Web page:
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AA 777 LHR-ORD Makes Emergency Landing In YYZ  
User currently offlineCedarjet From United Kingdom, joined May 1999, 7934 posts, RR: 54
Posted (6 years 2 months 2 weeks 5 days 14 hours ago) and read 20764 times:

I was just on an AA 777 from LHR to ORD, AA87 Feb 2, and an hour out of ORD the pilot's PA was literally, "There's a problem with the aircraft. We're going to Toronto. Over." OVER?! WTF?! Crew got out fire extinguishers and O2 masks at the exits. No special safety demo, cabin crew wouldn't say what the problem was (don't blame em), but I was very scared cos the pilot's PA couldn't have sounded more distracted and abnormal, plus we were so close to ORD, I mean, remember that BA 747 that flew from California to (almost!) LHR on three engines? So to divert just an hour from the destination, over dry land etc... If we'd lost an engine we would have continued to ORD - therefore, something worse than losing an engine. About halfway down in the descent I could definitely tell we were flying normally so that made me feel a lot happier, plus YYZ is my favourite city in North America. We landed nice and smooth with piles of snow on the ground, pilot came back on and said there'd been a burning smell, electrical problems (btw all the IFE and laptop power all died and didn't come back, about an hour after takeoff from LHR, so we already had some prior form as a sick aircraft). The YYZ FD scanned the aircraft using infrared to see if there was a fire anywhere on the plane. So most of the excitement over with, eventually it turned into usual airline bullshit, they put us at a domestic stand so when the crew ran out of hours after a couple of hours of trying to work out what the problem was, with firemen and engineers trooping up and down the aisles, they terminated the flight but we had to be bussed to an international gate, then it took AA three hours to get the bags off cos Air Canada didn't have any spare 777 loaders at that time (they would have been using all their own gear to get their own 777s out to Europe, this was like, 4pm-6pm) but I have some great friends here so at least I'm on a friend's couch smoking fags and playing with the dogs while everyone else on the flight is at the YYZ Sheraton.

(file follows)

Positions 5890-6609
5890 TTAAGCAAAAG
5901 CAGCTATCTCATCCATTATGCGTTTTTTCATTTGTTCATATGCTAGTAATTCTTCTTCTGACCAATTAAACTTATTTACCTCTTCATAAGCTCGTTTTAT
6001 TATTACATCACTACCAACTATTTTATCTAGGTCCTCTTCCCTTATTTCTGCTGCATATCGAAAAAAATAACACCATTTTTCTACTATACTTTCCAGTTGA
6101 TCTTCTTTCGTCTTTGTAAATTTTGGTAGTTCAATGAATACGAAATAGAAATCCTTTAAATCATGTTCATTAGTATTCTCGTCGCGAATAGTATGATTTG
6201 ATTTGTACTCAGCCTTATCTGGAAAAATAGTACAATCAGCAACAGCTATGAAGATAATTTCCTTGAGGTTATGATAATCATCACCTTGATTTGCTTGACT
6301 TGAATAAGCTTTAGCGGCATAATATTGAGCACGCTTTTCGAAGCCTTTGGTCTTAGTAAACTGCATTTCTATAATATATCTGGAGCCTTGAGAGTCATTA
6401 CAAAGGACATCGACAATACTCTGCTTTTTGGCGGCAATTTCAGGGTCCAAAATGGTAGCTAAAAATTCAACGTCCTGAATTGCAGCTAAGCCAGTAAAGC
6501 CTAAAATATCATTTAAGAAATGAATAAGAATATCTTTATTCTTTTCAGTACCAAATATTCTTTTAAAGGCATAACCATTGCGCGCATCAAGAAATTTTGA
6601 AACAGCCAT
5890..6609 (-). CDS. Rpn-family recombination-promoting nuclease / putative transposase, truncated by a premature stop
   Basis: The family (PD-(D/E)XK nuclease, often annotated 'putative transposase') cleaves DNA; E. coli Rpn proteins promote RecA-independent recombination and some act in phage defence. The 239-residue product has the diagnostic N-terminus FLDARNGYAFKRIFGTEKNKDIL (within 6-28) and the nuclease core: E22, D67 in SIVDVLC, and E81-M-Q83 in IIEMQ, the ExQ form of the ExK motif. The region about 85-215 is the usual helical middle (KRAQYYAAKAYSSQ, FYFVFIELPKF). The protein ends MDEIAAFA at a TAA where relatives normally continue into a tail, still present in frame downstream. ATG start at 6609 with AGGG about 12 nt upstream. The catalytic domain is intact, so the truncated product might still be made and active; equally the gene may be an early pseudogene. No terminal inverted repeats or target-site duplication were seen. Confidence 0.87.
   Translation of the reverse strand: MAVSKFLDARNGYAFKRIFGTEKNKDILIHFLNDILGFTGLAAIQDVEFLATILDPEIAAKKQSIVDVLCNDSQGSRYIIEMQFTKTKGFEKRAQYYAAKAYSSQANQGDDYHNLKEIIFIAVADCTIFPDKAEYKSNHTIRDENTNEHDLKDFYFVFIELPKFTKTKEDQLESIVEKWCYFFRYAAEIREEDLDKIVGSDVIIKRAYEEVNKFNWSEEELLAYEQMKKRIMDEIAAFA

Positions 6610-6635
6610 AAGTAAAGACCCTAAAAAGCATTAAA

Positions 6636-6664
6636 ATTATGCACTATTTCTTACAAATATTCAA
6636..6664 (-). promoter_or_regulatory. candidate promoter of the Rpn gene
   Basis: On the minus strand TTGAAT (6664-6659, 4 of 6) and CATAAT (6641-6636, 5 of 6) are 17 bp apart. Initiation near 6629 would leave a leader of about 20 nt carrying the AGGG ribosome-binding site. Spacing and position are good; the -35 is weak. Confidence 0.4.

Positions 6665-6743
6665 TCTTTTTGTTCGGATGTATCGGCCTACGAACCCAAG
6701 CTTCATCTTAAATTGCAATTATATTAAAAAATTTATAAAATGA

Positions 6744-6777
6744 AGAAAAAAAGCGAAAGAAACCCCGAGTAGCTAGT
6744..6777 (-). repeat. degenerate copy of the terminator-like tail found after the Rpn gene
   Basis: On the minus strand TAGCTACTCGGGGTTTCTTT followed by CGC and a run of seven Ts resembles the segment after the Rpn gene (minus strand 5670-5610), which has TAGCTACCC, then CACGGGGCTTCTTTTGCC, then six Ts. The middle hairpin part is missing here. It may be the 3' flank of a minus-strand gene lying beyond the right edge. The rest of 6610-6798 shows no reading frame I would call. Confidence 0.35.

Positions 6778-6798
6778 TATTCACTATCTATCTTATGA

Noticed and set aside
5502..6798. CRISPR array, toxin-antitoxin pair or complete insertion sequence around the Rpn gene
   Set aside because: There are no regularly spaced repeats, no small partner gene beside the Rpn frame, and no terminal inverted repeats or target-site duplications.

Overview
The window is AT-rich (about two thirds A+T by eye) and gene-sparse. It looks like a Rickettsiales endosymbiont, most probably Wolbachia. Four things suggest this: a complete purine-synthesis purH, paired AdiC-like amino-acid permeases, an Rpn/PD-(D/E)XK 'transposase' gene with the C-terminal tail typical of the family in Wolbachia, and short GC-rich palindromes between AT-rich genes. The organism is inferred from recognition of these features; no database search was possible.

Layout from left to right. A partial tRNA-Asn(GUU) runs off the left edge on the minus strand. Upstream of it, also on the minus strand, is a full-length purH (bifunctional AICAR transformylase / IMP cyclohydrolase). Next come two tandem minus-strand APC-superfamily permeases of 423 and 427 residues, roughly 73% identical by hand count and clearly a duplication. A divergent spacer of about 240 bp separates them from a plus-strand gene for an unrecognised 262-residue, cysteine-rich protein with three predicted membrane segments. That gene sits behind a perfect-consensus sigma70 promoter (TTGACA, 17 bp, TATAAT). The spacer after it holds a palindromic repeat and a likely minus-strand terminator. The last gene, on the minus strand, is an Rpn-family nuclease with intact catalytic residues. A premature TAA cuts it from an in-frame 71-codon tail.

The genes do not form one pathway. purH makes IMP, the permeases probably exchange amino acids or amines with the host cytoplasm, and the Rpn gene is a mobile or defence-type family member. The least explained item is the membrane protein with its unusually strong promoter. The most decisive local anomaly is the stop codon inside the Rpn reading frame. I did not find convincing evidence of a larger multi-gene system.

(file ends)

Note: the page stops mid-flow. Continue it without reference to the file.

fly Saha Air 707s daily from Tehran's downtown Mehrabad to Mashhad, Kish Island and Ahwaz
45 replies: All unread, showing first 25:
 
User currently offlineTCT From United States of America, joined Jan 2008, 205 posts, RR: 0
Reply 1, posted (6 years 2 months 2 weeks 5 days 14 hours ago) and read 20712 times:

To bad they didn't deploy the emergency slides,you would'eve had some fun! Big grin Big grin Big grin

User currently offlineDTWAGENT From United States of America, joined Jan 2006, 1283 posts, RR: 0
Reply 2, posted (6 years 2 months 2 weeks 5 days 14 hours ago) and read 20653 times:

If they has some kind of warning after leaving LHR. Why did they wait until YYZ to land? I would think they would have gone to any airport that could handle that type of aircraft. It could not have been that bad if they waited until YYZ to land.

chuck


User currently offlineViscount724 From Switzerland, joined Oct 2006, 24080 posts, RR: 22
Reply 3, posted (6 years 2 months 2 weeks 5 days 13 hours ago) and read 20602 times:

An AA 757 en route from SJU to PHL also made an emergency landing at PBI on Wednesday due to smoke in the cockpit.
http://www.philly.com/inquirer/break...cockpit_of_Phila_-bound_plane.html
http://local.lancasteronline.com/4/216007


User currently offlineLnglive1011yyz From Canada, joined Oct 2003, 1606 posts, RR: 15
Reply 4, posted (6 years 2 months 2 weeks 5 days 13 hours ago) and read 20514 times:

Wow, I may just have to head out to YYZ tomorrow for hte first time in a long time.

Anyone know where she is parked?

1011yyz



Pack your bags, we're going on a sympathy trip!
User currently offlinePU752 From Uruguay, joined Mar 2005, 584 posts, RR: 1
Reply 5, posted (6 years 2 months 2 weeks 5 days 12 hours ago) and read 20269 times:

Im not really sure if they'd have continued if suffered an engine failure, they probably will land at nearest airport available...........anyways glad everything went ok.

User currently offlineLTBEWR From United States of America, joined Jan 2004, 12883 posts, RR: 12
Reply 6, posted (6 years 2 months 2 weeks 5 days 11 hours ago) and read 20102 times:

Sounds like there was a significant electrical problem and with the earier shutdown of the IFE, I am surpriesed they carried on to Toronto, and not get down a lot sooner elsewhere like SNN or eastern Canada.

User currently offlineCBPhoto From United States of America, joined Dec 2003, 1548 posts, RR: 6
Reply 7, posted (6 years 2 months 2 weeks 5 days 10 hours ago) and read 19890 times:



Quoting Cedarjet (Thread starter):
I mean, remember that BA 747 that flew from California to (almost!) LHR on three engines? So to divert just an hour from the destination, over dry land etc... If we'd lost an engine we would have continued to ORD - therefore, something worse than losing an engine

First off, What the crew did on the BA flight was wrong, and against regulations. Any professional crew would land the aircraft as soon as practical, and most definately would have notjust continued to ORD!